The problem with nanotechnology is that it remains expensive and incredibly difficult to make ultrasmall structures. You can do it but it will cost you. And that has prevented nanotech from being practical in making semiconductor chips. But IBM researchers have achieved the type of breakthrough that many have been waiting for and that could finally making nanotech a feasible manufacturing option. IBM, which has been a pioneer in nanotech research, reports getting specially designed polymers to “self-assemble” to form ultrasmall, precise patterns. That means that instead of using using million-dollar equipment to precisely create nano features, they let chemistry do all the work. So far, the IBM researchers have made a semiconductor flash memory device using the polymers to self-assemble silicon nanocrystals but they say the method is generally compatible with semiconducting processing.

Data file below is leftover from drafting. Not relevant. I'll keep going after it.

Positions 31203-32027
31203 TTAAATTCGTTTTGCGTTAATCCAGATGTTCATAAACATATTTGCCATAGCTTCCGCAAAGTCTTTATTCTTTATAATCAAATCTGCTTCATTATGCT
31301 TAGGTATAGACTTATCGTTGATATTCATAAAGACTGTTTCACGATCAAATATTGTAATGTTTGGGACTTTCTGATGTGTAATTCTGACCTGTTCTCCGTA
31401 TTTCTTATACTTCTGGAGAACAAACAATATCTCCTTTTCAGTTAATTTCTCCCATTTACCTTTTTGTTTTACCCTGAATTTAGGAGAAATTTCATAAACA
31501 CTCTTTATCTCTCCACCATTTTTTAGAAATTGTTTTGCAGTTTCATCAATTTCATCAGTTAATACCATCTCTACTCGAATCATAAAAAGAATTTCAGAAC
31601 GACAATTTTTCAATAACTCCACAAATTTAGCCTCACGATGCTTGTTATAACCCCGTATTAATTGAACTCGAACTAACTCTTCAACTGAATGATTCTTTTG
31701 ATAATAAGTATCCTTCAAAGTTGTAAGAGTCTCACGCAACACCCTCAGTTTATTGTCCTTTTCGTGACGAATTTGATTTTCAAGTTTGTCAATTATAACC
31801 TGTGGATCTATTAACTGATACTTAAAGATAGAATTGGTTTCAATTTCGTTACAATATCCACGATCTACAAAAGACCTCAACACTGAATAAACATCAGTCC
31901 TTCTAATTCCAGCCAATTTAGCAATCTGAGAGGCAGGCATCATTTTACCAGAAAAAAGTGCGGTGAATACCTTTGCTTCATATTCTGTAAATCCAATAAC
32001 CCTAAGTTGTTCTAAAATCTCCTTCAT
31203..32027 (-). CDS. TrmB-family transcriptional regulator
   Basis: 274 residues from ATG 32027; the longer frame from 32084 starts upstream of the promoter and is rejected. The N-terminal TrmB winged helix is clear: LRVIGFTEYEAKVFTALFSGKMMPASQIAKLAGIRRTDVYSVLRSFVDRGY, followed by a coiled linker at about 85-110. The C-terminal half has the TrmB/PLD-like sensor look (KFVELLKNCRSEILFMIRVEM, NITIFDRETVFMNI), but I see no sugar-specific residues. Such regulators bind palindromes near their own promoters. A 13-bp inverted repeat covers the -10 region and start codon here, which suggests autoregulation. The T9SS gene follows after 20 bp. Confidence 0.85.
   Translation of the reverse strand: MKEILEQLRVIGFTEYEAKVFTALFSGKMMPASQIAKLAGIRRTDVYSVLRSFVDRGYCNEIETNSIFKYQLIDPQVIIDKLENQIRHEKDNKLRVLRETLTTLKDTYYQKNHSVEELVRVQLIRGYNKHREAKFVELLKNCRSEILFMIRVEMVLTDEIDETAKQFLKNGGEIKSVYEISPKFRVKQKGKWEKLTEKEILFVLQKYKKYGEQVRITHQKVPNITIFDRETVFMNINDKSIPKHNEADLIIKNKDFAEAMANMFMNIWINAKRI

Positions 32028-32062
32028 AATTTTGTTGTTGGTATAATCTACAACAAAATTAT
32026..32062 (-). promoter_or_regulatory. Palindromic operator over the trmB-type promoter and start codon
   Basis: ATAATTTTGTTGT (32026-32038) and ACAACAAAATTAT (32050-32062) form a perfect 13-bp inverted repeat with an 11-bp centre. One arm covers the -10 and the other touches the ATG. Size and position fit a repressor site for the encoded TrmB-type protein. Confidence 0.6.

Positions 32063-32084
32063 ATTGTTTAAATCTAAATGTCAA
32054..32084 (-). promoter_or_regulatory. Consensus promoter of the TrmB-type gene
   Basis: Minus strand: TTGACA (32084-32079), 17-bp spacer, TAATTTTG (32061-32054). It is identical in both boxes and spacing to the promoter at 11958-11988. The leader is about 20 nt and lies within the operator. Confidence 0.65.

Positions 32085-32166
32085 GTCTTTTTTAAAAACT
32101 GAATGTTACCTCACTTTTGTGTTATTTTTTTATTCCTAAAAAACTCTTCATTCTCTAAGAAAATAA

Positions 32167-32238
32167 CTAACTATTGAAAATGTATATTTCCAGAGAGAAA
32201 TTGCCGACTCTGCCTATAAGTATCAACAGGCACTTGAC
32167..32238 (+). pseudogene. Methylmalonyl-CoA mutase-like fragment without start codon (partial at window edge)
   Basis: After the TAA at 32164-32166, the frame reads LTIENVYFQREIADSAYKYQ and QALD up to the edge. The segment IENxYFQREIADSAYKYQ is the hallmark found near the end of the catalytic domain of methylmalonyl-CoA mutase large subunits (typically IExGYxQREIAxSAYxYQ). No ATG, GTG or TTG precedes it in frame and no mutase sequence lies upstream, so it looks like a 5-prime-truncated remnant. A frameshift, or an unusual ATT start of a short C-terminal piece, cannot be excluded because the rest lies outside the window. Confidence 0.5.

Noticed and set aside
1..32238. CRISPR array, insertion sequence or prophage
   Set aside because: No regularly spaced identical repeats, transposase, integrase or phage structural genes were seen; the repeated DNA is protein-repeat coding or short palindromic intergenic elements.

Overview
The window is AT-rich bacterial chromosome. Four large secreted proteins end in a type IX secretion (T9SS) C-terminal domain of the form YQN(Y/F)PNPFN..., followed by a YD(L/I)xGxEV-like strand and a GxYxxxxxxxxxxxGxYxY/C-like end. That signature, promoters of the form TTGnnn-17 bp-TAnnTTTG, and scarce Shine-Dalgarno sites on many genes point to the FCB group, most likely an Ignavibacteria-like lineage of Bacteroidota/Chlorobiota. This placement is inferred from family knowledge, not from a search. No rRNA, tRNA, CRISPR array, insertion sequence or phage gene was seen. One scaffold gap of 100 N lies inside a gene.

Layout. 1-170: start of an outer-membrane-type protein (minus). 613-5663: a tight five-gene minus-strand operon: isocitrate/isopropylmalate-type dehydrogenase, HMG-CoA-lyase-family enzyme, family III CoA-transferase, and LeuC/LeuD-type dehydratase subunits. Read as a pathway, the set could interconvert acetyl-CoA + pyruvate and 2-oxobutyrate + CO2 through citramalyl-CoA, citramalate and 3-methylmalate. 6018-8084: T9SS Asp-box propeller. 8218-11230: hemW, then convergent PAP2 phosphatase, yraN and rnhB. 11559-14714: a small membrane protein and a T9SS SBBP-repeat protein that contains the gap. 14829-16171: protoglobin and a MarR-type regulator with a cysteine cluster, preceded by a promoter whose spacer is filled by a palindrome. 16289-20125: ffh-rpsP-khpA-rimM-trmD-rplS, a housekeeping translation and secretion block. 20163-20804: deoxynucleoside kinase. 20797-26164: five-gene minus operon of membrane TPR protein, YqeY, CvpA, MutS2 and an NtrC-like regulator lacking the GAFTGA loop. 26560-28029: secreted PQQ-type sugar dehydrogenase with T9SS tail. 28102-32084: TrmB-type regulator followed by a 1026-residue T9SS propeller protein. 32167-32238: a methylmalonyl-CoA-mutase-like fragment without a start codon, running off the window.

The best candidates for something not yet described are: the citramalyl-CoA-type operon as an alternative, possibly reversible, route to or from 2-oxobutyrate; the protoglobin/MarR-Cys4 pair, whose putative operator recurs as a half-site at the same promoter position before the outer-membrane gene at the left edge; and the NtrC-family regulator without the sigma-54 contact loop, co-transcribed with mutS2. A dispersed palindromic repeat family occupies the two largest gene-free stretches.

Embracing CX in the metaverse
More than just meeting customers where they are, the metaverse offers opportunities to transform customer experience.
Identity protection is key to metaverse innovation
As immersive experiences in the metaverse become more sophisticated, so does the threat landscape.
The modern enterprise imaging and data value chain
For both patients and providers, intelligent, interoperable, and open workflow solutions will make all the difference.
Scientists have created synthetic mouse embryos with developed brains
The stem-cell-derived embryos could shed new light on the earliest stages of human pregnancy.
Get the latest updates from
MIT Technology Review
Discover special offers, top stories, upcoming events, and more.